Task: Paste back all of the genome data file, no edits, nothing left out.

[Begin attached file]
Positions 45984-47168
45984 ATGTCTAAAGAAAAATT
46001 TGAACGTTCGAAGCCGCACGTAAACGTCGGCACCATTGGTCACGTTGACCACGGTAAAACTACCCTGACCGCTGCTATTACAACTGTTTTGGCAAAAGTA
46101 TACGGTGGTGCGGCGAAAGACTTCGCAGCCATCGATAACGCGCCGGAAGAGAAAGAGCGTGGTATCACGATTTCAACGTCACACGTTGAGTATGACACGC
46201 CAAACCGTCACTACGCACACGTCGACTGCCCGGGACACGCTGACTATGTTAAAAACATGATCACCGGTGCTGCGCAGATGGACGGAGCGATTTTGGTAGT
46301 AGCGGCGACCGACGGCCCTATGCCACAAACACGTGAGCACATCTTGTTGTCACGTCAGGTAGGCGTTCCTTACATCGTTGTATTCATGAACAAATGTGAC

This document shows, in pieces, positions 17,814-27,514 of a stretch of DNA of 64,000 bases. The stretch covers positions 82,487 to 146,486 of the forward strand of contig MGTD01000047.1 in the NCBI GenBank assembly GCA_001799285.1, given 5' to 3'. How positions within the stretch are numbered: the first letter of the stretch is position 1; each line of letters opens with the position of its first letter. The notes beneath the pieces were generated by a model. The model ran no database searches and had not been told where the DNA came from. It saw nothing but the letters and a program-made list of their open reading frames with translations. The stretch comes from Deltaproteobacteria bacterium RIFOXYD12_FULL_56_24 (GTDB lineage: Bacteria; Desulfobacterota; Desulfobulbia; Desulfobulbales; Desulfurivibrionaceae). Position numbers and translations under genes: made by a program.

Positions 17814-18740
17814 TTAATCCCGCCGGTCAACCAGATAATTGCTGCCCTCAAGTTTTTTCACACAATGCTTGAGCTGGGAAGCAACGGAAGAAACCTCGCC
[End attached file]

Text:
Positions 45984-47168
45984 ATGTCTAAAGAAAAATT
46001 TGAACGTTCGAAGCCGCACGTAAACGTCGGCACCATTGGTCACGTTGACCACGGTAAAACTACCCTGACCGCTGCTATTACAACTGTTTTGGCAAAAGTA
46101 TACGGTGGTGCGGCGAAAGACTTCGCAGCCATCGATAACGCGCCGGAAGAGAAAGAGCGTGGTATCACGATTTCAACGTCACACGTTGAGTATGACACGC
46201 CAAACCGTCACTACGCACACGTCGACTGCCCGGGACACGCTGACTATGTTAAAAACATGATCACCGGTGCTGCGCAGATGGACGGAGCGATTTTGGTAGT
46301 AGCGGCGACCGACGGCCCTATGCCACAAACACGTGAGCACATCTTGTTGTCACGTCAGGTAGGCGTTCCTTACATCGTTGTATTCATGAACAAATGTGAC

This document shows, in pieces, positions 17,814-27,514 of a stretch of DNA of 64,000 bases. The stretch covers positions 82,487 to 146,486 of the forward strand of contig MGTD01000047.1 in the NCBI GenBank assembly GCA_001799285.1, given 5' to 3'. How positions within the stretch are numbered: the first letter of the stretch is position 1; each line of letters opens with the position of its first letter. The notes beneath the pieces were generated by a model. The model ran no database searches and had not been told where the DNA came from. It saw nothing but the letters and a program-made list of their open reading frames with translations. The stretch comes from Deltaproteobacteria bacterium RIFOXYD12_FULL_56_24 (GTDB lineage: Bacteria; Desulfobacterota; Desulfobulbia; Desulfobulbales; Desulfurivibrionaceae). Position numbers and translations under genes: made by a program.

Positions 17814-18740
17814 TTAATCCCGCCGGTCAACCAGATAATTGCTGCCCTCAAGTTTTTTCACACAATGCTTGAGCTGGGAAGCAACGGAAGAAACCTCGCC